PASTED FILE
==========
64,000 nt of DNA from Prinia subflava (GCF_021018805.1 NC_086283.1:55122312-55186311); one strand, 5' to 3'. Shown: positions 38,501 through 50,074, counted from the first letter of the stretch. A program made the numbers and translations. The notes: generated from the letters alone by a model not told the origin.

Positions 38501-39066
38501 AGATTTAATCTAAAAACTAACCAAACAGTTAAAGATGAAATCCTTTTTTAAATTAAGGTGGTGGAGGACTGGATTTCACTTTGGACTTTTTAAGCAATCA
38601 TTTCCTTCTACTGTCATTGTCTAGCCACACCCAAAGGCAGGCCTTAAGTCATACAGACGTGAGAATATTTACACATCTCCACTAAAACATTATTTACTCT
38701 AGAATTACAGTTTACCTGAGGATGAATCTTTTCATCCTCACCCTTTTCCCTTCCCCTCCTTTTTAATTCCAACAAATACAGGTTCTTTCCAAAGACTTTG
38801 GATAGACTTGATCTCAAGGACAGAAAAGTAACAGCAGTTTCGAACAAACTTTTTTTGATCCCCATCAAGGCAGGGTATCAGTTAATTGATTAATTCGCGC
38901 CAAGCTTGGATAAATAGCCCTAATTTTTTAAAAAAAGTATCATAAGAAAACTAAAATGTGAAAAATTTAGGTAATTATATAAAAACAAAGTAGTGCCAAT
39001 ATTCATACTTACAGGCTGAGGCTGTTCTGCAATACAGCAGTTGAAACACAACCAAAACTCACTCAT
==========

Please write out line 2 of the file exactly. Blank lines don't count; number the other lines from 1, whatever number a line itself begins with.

Positions 38501-39066